“How do they know I’m American?” I’d ask my cousins. I thought since I was from the same gene pool as them, I should blend in just fine in Taiwan society. Apparently not so.
“It’s the way you walk, the expressions on your face, the way you carry yourself,” my cousins would explain.
I could understand that. My mom says I saunter like a cowboy. But there was more to it than mannerisms. I was bigger. And not in a rotund way. Remember, this was me in my prime (not the current middle-age flabby me). I was a fit as a fiddle American teenaged high school jock, pound for pound much more muscle than fat. I could bench press 125 lbs (with a lot of motivational screaming from my coach).
It wasn’t even just my musculature that was larger. I would hold my wrist next to my cousins’ wrists, my genetic blood relatives, male and female, most of whom were older than me, and my bones were just thicker. I could fit their wrists in a ring between my index finger and thumb, tips touching, but I couldn’t do the same with my own wrists. All the clothes there were way too small for me, and I had to search for the mega extra large size there (which would be petite small or medium here in the U.S.).
My aunts (blood related or not) were ruthless in their comments on my body. Many Asian immigrant families’ kids will tell you that relatives in Asia will say “you’re too fat” right to your face. A couple years back, NPR interviewed publisher of Hyphen Magazine Lisa Lee about Asian American women and body issues. The whole “you’re fat” to your face and the demand for a toothpick body was a cultural thing, but as a result, a lot of Asian Americans I know develop some serious body image issues as a result of the constant “bullying” they receive from their own relatives, because chances are, being Asian American, we’re just larger, even when we’re not overweight.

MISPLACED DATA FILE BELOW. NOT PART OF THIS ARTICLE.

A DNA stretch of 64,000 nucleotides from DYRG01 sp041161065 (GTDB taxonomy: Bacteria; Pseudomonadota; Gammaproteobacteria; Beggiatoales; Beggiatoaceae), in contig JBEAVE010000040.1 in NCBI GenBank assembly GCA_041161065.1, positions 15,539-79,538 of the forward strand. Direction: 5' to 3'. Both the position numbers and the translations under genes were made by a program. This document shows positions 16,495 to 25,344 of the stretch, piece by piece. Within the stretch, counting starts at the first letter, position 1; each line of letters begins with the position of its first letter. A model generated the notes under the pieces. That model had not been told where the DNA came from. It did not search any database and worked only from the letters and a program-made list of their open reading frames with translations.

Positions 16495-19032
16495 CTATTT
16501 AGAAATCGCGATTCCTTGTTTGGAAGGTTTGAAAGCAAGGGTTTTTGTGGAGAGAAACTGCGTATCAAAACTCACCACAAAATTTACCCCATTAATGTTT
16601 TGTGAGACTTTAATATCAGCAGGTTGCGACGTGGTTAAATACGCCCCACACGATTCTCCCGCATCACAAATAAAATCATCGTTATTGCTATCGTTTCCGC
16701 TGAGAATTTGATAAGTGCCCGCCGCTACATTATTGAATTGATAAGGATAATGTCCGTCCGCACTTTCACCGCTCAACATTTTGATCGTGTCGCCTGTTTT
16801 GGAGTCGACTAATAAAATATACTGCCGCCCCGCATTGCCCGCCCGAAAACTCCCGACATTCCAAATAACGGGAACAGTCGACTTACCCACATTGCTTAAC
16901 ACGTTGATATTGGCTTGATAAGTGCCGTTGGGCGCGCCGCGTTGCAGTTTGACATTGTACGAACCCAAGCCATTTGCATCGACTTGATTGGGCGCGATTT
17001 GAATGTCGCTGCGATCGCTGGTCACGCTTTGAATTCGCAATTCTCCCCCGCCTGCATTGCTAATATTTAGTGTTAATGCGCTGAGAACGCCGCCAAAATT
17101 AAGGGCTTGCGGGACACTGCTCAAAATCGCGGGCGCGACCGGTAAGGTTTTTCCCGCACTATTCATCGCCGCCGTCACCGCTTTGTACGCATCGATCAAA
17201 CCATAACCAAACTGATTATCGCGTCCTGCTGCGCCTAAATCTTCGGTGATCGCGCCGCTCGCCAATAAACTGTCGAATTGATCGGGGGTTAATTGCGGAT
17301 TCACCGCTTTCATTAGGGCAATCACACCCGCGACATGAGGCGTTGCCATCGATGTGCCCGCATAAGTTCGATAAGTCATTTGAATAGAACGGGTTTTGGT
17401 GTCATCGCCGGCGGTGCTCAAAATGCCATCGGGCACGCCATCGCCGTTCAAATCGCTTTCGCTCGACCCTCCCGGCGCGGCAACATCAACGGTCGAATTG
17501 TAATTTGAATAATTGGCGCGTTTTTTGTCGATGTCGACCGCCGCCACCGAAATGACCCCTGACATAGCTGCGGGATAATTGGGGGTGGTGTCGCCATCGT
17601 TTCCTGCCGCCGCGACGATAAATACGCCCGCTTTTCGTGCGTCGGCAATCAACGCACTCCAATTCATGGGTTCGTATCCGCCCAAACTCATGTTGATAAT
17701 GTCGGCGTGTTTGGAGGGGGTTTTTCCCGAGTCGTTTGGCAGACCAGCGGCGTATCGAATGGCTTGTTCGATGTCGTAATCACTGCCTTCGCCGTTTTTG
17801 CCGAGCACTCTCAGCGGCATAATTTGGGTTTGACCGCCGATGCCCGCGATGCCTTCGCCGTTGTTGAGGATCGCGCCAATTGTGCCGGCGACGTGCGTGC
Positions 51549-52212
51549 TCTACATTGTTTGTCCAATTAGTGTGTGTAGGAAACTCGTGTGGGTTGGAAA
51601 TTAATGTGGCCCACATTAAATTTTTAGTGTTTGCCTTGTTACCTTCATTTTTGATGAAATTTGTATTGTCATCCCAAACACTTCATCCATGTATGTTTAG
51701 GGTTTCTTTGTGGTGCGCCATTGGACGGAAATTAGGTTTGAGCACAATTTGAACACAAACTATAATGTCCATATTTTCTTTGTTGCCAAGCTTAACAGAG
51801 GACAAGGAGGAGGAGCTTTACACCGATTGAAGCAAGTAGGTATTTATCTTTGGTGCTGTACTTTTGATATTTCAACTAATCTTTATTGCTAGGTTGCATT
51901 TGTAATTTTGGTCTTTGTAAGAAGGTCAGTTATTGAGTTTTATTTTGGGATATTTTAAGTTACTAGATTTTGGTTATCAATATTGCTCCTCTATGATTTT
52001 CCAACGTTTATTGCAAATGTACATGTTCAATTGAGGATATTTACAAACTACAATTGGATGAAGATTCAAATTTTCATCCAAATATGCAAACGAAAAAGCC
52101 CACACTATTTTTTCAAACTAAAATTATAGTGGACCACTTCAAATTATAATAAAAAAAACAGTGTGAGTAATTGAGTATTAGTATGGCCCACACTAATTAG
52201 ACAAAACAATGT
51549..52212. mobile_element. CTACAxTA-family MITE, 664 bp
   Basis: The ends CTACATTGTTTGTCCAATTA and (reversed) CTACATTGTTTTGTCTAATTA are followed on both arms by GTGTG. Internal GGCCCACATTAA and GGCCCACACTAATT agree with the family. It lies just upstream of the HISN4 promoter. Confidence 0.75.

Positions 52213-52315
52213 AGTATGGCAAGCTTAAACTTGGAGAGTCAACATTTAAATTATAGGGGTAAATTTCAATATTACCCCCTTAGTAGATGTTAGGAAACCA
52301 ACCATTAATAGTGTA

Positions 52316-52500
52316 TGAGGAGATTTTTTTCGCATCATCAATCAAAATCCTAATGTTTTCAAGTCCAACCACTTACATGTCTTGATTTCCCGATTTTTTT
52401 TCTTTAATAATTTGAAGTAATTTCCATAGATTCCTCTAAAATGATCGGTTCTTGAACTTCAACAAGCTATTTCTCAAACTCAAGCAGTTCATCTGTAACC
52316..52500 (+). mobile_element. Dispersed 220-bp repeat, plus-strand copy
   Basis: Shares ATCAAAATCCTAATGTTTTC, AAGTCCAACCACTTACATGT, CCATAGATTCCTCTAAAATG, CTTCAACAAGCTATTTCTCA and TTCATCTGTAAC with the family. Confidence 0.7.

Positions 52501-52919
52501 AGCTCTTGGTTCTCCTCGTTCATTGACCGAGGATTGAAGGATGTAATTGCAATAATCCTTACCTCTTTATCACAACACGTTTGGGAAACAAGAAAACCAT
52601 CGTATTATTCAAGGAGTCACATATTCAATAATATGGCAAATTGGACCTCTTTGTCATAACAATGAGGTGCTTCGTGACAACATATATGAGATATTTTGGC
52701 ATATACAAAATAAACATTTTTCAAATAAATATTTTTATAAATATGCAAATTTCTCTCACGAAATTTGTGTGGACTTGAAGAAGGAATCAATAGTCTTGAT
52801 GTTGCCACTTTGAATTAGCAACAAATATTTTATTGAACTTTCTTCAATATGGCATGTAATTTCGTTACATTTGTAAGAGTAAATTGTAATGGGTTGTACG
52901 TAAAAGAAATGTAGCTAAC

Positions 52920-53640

“You’re too fat,” one of my aunts said to the 17-year-old me. Seeing the peeved look on my face, she added, “I’m just saying that because I want you to be thin and beautiful and healthy.”
“Auntie, look at this,” I rolled up my sleeves and flexed my biceps, triceps, and deltoids. “I’m not fat. I’m muscle. I am healthy.”
She then poked my arm and said, “Oh, ji rou (muscle).” She never commented on my body again.
It’s been about a decade and a half since I last went to visit relatives in Taiwan. I don’t know if maybe diets and customs and lifestyles have changed, and now we’re all the same size. But the experience coupled with the feminist theory discussion on the socially conceptualized human body caused me to realize that I wasn’t just American in culture, language, and customs, I was American in body. Regardless of my size, my very flesh and bones were built from the food grown in the soil of this nation. I can say without a doubt, I am of this land. Makes me kind of feel like Wonder Woman, birthed from the clay earth of her homeland. I think I’ll go have some apple PIE.